A quantitative liability risk assessment of oil spills in oil ports: the case of the Guangdong-Hong Kong-Macao Greater Bay Area

Huiling Zhong, Yishu Lin, Tsz Leung Yip

Research output: Journal article publicationJournal articleAcademic researchpeer-review


To mitigate risk and enhance safety in oil ports, this study proposes a method to analyse the civil liability risk and criminal liability risk of oil spills in oil ports. Based on scenario analysis and data analysis, the probability, spill size, number of casualties, actual compensation and total spill cost are estimated for different scenarios, including loading arm/hose rupture and hull failure when a vessel is berthing, manoeuvring near a berth and moving through the port. Based on these estimated factors and legal liability, the civil liability risk and criminal liability risk borne by oil ports and ship owners are estimated. Finally, data from an oil terminal in the Guangdong-Hong Kong-Macao Greater Bay Area are used to verify the applicability of the proposed method. The estimated probability and corresponding consequences can be used to determine which scenario would result in criminal liability and provide a reference for emergency capacity planning. The estimated risks are useful for loss mitigation and crime prevention. The findings and analysis reveal the current low compensation ratio and the inconsistency in criminal standards for oil spills in China. Therefore, the enforcement of civil compensation and unity among criminal standards should be prioritized.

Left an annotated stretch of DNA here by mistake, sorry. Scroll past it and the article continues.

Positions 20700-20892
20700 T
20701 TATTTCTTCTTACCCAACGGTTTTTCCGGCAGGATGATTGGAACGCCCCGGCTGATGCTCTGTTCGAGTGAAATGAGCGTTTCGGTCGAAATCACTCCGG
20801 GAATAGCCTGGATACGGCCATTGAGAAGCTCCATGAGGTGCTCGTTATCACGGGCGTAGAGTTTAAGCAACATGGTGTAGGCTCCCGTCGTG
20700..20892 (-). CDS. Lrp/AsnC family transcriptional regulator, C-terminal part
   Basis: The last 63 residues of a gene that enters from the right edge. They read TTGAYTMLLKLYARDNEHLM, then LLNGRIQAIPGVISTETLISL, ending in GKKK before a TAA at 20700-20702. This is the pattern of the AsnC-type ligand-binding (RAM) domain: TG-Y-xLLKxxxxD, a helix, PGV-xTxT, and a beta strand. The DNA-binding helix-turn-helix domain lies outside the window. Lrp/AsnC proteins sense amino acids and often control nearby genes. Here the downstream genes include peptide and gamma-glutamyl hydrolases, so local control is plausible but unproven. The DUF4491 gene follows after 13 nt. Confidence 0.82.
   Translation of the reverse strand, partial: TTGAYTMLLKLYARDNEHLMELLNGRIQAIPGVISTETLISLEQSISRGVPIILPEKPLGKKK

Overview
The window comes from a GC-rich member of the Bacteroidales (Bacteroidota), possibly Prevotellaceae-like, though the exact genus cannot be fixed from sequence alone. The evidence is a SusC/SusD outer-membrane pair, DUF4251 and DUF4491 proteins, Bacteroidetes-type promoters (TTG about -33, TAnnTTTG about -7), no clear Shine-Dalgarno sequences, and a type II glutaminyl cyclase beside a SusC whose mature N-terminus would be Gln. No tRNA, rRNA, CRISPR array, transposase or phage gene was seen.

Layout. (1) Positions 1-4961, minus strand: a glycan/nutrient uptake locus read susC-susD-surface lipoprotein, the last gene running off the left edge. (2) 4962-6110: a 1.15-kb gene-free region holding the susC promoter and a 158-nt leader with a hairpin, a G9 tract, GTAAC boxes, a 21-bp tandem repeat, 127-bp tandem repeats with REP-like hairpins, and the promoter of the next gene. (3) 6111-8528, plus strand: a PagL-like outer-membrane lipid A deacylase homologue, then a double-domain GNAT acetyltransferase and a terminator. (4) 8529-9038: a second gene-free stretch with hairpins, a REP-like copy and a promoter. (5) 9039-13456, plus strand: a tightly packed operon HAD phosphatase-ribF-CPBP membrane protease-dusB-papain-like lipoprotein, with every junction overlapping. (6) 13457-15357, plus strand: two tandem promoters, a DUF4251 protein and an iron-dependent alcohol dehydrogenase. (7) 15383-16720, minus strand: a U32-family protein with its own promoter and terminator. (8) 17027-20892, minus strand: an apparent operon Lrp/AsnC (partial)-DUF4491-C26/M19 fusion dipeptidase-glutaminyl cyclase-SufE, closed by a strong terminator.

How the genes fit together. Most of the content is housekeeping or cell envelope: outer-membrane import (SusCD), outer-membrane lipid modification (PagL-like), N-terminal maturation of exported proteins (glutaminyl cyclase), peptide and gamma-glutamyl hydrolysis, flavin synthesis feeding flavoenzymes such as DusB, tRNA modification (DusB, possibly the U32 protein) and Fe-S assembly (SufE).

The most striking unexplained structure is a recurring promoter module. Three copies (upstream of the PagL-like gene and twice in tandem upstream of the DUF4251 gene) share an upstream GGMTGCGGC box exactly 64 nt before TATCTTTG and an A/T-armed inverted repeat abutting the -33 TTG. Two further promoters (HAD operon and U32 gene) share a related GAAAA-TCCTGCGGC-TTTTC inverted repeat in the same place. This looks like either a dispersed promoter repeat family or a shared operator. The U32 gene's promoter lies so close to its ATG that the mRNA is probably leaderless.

Original languageEnglish
JournalMaritime Policy and Management
Publication statusAccepted/In press - 2021


  • legal liability
  • marine pollution
  • Oil ports
  • oil spills
  • quantitative risk assessment

ASJC Scopus subject areas

  • Geography, Planning and Development
  • Transportation
  • Ocean Engineering
  • Management, Monitoring, Policy and Law

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